(b) Industrial relation manager
(c) Human resources manager
(d) Personnel development supervisor
(e) Personnel recruitment supervisor
(f) Personnel placement supervisor
(g) Employee career development supervisor
(h) Personnel declare administrator
(i) Personnel and careers specialist
(j) Personnel specialist
(k) Career advisor
(l) Job advisor
(m)Jobs advisor and counseling
(n) Employee mediator
(o) Job training administrator
(p) Job interviewer
(q) Job Analyst
(r) Occupational Safety Specialist
5. Process for Obtaining Work Permit and Stay Permit in Indonesia
(a) The employer shall submit application documents required to obtain a RPTKA, among others, application letter, the employer’s business license, articles of association and its legalization decree, draft of employment agreement, the expatriate’s data, and mandatory manpower report;
(b) The employer shall pay the DKPTKA;
(c) Once the company obtains the RPTKA approval, the expatriate is permitted to work legally in Indonesia; and
(d) Further, the immigration office shall issue the stay permit that enables the expatriate to live and work in Indonesia.
6. RPTKA Approval Validity Period
The RPTKA Approval may be granted for a minimum of 1 (one) month working period and a maximum of 2 (two) years working period and may be extended.
7. RPTKA Approval Exemption
The RPTKA Approval is no longer required for expatriate hired for the following conditions:
(a) The expatriate is hired as director or commissioner with certain shares ownership, or shareholder. These positions shall obtain visa and stay permit recommendations from Indonesian Investment Coordinating Board (Badan Koordinasi Penanaman Modal, “BKPM”).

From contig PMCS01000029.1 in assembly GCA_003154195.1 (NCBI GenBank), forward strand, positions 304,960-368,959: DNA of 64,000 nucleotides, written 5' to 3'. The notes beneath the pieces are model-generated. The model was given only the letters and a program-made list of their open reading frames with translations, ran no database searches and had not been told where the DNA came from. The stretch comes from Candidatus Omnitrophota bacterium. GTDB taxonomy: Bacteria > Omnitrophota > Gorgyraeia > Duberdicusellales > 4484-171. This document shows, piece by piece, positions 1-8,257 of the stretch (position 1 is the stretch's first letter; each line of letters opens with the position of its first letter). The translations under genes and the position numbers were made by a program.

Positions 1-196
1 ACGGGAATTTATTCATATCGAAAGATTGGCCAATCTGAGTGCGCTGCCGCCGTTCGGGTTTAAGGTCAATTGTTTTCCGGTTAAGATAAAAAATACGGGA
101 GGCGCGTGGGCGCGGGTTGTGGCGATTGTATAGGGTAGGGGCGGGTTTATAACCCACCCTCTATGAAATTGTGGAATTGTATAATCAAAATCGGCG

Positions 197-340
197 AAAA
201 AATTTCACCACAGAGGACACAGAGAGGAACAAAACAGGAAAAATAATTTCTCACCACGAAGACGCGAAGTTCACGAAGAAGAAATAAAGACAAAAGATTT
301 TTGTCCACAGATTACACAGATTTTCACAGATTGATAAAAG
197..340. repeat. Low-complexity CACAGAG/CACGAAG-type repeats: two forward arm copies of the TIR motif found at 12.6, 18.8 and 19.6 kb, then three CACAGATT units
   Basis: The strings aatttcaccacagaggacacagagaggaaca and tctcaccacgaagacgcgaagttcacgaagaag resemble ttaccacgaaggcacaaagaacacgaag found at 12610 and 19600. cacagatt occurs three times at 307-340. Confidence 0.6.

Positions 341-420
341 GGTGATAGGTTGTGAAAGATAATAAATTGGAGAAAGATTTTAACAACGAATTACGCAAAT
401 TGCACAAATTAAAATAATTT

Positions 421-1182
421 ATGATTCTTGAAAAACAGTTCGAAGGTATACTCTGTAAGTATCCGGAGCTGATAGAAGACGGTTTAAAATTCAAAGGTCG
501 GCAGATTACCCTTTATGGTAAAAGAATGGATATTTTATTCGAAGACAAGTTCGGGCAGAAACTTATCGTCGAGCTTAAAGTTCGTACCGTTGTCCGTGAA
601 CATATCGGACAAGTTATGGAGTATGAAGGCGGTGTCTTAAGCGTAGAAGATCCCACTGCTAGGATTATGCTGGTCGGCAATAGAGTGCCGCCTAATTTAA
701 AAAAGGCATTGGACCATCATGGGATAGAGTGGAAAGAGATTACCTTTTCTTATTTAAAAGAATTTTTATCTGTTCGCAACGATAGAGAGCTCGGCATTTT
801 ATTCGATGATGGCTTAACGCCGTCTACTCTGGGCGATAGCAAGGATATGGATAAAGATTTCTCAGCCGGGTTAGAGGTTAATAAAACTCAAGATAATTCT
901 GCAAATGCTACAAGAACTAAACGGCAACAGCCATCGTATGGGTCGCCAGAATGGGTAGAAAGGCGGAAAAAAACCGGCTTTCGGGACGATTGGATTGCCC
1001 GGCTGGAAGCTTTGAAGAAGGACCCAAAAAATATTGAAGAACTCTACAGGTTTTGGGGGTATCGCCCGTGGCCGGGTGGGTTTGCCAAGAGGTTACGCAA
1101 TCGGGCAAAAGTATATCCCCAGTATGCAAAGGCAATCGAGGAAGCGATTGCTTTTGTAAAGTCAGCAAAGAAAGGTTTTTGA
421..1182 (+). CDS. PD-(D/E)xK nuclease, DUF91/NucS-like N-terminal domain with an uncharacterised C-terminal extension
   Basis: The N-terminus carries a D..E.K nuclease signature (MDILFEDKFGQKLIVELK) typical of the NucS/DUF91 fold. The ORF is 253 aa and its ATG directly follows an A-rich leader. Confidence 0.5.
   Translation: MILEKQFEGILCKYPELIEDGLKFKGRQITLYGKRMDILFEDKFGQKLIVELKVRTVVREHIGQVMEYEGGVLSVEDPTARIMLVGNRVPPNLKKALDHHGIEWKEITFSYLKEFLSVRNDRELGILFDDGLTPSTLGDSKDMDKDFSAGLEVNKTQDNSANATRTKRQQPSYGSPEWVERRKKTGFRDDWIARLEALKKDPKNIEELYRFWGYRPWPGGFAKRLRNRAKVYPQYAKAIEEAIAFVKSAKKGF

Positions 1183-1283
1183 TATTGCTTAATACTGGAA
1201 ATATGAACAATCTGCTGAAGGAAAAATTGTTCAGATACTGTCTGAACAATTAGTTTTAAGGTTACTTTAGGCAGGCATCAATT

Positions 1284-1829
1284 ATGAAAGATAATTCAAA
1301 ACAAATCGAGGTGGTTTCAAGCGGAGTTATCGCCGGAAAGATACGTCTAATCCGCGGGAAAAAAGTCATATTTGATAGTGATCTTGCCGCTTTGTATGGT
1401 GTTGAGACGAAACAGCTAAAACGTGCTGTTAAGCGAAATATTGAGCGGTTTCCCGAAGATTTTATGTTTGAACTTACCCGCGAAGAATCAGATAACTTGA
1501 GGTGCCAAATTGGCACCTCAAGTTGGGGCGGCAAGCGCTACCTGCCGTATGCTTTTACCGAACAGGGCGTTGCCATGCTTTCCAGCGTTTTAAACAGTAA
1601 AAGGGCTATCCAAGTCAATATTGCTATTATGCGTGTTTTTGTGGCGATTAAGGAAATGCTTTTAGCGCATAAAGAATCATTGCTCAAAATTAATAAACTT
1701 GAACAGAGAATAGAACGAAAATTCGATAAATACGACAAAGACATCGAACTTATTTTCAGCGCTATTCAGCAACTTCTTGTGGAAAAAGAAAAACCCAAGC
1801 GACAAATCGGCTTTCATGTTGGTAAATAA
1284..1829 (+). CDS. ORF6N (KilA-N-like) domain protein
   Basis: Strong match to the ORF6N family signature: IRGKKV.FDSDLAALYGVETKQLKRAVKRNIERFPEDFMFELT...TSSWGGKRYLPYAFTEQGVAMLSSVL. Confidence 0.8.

(b) The expatriate is hired as a diplomatic or consular officer in the foreign country representative office. This position will obtain visa and stay permit from the Ministry of Foreign Affairs.
(c) The expatriate is hired by an employer whose business stopped because of force majeure, vocation, technology-based startup, business visit, and research for certain period of time. For technology-based startup and vocation, the RPTKA approval is not required for an expatriate working for a maximum of 3 (three) months. Above 3 (three) months, the RPTKA approval shall be required.
8. Reporting Obligations
The employer hiring an expatriate is required to report at least once every year to the Minister of Manpower through the Director General regarding:
(a) implementation of the expatriate utilization;
(b) work education and training for the Indonesian worker accompanying the expatriate; and
(c) technology and knowledge transfer to the Indonesian worker.
9. Sanctions for not complying
Any employer violating provisions pertaining to expatriates shall be subject to administrative sanctions, namely: fines starting from IDR6,000,000 (six million Rupiah) until a maximum of IDR36,000,000 (thirty-six million Rupiah), suspension of RPTKA approval application, and/or RPTKA approval revocation.
Further, for an expat who fails to comply with Indonesian work permit regulations shall be subject to ID500,000,000 (five hundred million Rupiah) fine and a maximum of 5 (five) years imprisonment.
Advice for Employment and Immigration Law
This article was prepared and drafted by Yuliana Pertiwi Siagian, one of the partners at NP Consultant (www.np-consultant.com).
NP Consultant is an Indonesian law firm offering the highest quality standard of local law expertise. Our team consist of lawyers with excellent law academic background and international exposure working experience. Our lawyers have assisted many renowned foreign and local individuals and corporations.
The firm partners Yuliana and Gesiu are Indonesian lawyers engage in wide range of legal practices, including corporate and commercial, merger and acquisition, mining, energy and natural resources, investment, immigration, due diligence and compliance, employment, dispute resolution and litigation, etc.